Saturday, July 23, 2005

A Serendipity

I had a delivery to York University today. To the Physical Resources building. Now, it's been nearly 30 years since I lived at the main campus. Another life. Another Larry. Seems like a dream now.

Anyway, I had no idea where this building might be. But I knew the main entrance on Keele St. So I drove south on Keele looking for the sign. I saw a sign come up quickly and turned fast so's not to miss it. Turned out not to be the main entrance. Shit, just a side road. Now where'm I gonna go?

I drove down the road a space to find a place to turn around. And there, on the right, was a sign reading "Physical Resources". Bingo! Wrong turn. Right road.

Now this is a huge sprawling building...the physical plant way back there, out-buildings all around. How to find the right place to go? I walked in the first door. No sign. No indication that this was the main entrance to the building. And inside, nothing but two long hallways with doors on either side. It'll take forever to find the right one, #1045. You know universities. The arrangement of rooms is not guaranteed to be logical or intuitive.

But then I look to the left, and there it is! The room I'm looking for. Right there.

I delivered that package from Guelph to North York in just over an hour. Sometimes all the threads come together to make a pin-stripe suit.

2 comments:

DoveTaler said...

I was born with absolutely no sense of direction. Now I don't make that statement lightly - I really do believe that an affinity for geography is a genetic trait. I get lost very easily. I grew up in a town where directions were very simple. The river flowed in a straight line from West to East. The USA was South. That left the opposite direction - North was the other way. All the town streets ran N, S, E or W. Then I grew up and moved away and nothing was every as simple again. I recently discovered that my big brother has the same geographical "lacking" when he got lost at the cemetery after we went to the funeral of my Aunt. All he had to do was follow the procession out... We just don't have that inner compass in our brains. Yet my daughter does - go figure. I got lost in a campground at night trying to make it to the washroom. It was pitch black. I gave up and let the kid direct me to the far end of the campground - she knew exactly where to go. She didn't rely on visual cues like I did - she had that inner compass. Now I don't go around in a continual state of being lost (although you, Larry, and my other good friends, may want to argue that point), since I've learned to trust intuition and my visual sense/memory of landmarks. I'll come upon a big tree and say, ok yes, this is where I turn - not remembering the big tree before I got there. So instead of being born with the compass in my head, I was born with an intuitiveness that I learned to trust in other parts of my life too. It is closer to a feeling than a fact - a different kind of knowing.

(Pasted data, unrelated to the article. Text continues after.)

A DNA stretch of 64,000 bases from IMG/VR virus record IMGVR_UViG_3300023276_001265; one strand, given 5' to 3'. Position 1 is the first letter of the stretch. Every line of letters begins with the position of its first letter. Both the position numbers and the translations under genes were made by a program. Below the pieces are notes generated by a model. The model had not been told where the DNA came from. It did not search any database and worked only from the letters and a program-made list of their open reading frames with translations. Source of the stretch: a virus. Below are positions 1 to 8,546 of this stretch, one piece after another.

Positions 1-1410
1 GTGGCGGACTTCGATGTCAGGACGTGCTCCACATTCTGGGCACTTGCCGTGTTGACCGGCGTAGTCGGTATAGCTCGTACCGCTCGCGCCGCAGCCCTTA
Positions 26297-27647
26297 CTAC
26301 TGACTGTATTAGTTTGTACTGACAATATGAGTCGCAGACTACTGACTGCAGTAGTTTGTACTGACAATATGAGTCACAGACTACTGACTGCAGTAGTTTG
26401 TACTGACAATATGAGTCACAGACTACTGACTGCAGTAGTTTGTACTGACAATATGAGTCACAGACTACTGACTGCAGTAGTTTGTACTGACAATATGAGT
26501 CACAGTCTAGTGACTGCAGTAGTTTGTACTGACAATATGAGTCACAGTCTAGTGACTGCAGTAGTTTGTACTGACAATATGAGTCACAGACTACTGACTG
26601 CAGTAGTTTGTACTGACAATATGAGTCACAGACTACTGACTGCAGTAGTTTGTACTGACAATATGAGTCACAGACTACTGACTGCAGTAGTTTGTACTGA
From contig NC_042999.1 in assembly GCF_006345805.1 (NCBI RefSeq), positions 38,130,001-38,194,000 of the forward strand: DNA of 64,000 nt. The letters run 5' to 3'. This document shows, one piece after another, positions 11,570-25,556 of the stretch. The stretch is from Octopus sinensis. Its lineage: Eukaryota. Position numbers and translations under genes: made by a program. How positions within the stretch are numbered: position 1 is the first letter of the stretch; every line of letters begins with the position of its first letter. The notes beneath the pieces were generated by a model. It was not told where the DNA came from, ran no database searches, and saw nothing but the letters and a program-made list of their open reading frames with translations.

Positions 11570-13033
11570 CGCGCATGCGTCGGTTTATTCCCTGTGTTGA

Larry said...

When I drove a hack in Hogtown, the rule was you had to take paying customers by the most direct route. (Sometimes the most direct route was actually more expensive than others you might take, but that's neither here nor there.) I developed this ability to see the map in my head, or rather my mind's eye. Like one of those maps you get from CAA or Mapquest where the route is highlighted. That's what I saw, and see still. Point of departure, destination, and a mentally highlighted line that runs from one to the other. Alternate possibilities light up as well, flaring briefly then fading...unless the alternate becomes, of necessity, the primary route.

I'm less confident with the use of landmarks. I've heard in fact that this is a technique used by women more than men. Maps were invented by men. Grids and hash marks and little squiggly symbols to make us feel technically ept.

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